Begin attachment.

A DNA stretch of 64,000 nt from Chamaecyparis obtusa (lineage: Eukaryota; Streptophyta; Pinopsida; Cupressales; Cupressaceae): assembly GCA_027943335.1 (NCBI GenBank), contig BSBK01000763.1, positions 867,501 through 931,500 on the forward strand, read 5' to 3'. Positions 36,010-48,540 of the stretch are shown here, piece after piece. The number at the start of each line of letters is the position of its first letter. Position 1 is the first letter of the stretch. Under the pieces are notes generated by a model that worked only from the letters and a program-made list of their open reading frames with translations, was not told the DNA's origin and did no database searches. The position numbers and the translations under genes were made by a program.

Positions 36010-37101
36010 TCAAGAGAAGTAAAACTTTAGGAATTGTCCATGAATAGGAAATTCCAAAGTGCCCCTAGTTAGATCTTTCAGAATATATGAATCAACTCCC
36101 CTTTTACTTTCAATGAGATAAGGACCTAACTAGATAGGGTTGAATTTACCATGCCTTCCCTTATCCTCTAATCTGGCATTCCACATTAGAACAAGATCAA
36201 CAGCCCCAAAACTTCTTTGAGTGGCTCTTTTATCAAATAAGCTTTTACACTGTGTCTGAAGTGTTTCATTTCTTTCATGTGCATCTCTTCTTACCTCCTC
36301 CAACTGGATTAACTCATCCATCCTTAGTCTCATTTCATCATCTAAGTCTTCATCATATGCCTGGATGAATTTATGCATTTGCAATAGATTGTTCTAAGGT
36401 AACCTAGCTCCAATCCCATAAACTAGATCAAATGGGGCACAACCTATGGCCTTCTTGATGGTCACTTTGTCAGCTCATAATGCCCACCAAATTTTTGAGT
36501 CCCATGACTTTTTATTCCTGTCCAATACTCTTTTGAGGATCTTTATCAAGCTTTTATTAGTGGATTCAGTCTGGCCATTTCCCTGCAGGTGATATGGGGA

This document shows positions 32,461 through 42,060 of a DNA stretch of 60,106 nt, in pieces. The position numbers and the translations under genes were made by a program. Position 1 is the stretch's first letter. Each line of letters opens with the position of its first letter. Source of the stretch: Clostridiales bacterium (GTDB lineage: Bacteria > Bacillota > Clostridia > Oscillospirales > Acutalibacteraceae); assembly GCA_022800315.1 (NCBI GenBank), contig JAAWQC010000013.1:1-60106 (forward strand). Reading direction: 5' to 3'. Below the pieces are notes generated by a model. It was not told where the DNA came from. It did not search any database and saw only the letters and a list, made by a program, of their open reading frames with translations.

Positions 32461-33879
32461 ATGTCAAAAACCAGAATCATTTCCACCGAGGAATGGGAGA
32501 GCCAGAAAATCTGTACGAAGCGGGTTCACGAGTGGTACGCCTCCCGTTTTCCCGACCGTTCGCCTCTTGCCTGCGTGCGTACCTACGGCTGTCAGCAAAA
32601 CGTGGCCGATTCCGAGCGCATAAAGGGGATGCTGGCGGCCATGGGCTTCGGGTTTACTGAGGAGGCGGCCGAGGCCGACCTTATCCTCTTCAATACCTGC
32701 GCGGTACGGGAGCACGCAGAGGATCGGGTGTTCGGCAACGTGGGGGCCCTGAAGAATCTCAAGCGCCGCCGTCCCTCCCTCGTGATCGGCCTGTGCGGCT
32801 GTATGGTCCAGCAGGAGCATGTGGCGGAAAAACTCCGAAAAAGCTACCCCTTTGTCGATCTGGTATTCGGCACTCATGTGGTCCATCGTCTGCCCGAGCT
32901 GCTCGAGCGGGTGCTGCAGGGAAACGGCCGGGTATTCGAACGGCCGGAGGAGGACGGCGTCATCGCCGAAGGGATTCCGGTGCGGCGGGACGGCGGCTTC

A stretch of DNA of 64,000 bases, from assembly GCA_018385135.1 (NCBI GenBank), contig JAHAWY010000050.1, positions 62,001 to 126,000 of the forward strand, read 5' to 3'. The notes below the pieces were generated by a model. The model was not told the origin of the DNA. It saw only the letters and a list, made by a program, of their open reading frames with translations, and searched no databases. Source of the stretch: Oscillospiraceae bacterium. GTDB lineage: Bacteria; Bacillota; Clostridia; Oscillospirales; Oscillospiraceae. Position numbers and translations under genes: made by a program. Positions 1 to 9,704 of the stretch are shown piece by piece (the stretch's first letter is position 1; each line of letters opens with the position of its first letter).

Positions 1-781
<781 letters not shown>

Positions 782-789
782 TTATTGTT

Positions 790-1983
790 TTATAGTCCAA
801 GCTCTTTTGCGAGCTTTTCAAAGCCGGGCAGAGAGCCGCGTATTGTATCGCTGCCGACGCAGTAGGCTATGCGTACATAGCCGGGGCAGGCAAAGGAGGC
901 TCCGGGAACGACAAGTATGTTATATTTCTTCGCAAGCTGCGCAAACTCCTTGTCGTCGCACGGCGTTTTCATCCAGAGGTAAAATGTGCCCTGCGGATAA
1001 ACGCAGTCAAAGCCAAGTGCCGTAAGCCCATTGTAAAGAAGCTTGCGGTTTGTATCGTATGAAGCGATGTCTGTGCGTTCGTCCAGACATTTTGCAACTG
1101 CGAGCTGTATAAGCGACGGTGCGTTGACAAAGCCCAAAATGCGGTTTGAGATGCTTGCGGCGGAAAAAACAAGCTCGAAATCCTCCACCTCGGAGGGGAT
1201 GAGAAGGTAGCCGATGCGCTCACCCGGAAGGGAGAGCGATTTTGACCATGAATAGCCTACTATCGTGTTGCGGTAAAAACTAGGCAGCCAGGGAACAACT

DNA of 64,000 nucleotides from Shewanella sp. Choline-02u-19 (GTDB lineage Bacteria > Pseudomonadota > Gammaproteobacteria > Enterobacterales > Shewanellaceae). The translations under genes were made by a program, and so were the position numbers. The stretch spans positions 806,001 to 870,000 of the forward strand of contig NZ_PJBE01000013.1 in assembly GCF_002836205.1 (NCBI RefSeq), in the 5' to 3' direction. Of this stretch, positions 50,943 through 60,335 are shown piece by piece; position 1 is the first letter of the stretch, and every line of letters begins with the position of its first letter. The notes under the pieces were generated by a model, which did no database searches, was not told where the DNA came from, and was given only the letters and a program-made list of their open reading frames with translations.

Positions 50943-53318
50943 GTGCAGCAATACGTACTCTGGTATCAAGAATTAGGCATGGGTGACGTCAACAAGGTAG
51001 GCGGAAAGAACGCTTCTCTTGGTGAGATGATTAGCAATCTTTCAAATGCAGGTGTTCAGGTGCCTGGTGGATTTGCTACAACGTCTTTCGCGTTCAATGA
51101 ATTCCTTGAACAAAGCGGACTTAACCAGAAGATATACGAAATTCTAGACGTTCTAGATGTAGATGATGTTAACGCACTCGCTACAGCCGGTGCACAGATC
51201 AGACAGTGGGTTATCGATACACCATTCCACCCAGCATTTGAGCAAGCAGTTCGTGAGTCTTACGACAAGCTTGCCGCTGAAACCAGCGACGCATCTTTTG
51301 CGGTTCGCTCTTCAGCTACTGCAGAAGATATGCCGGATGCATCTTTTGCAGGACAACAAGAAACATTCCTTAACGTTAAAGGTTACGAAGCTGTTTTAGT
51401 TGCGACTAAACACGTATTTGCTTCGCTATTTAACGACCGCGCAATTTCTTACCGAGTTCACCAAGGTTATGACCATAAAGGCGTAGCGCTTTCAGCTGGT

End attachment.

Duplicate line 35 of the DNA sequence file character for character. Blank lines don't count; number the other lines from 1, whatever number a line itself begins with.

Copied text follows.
51301 CGGTTCGCTCTTCAGCTACTGCAGAAGATATGCCGGATGCATCTTTTGCAGGACAACAAGAAACATTCCTTAACGTTAAAGGTTACGAAGCTGTTTTAGT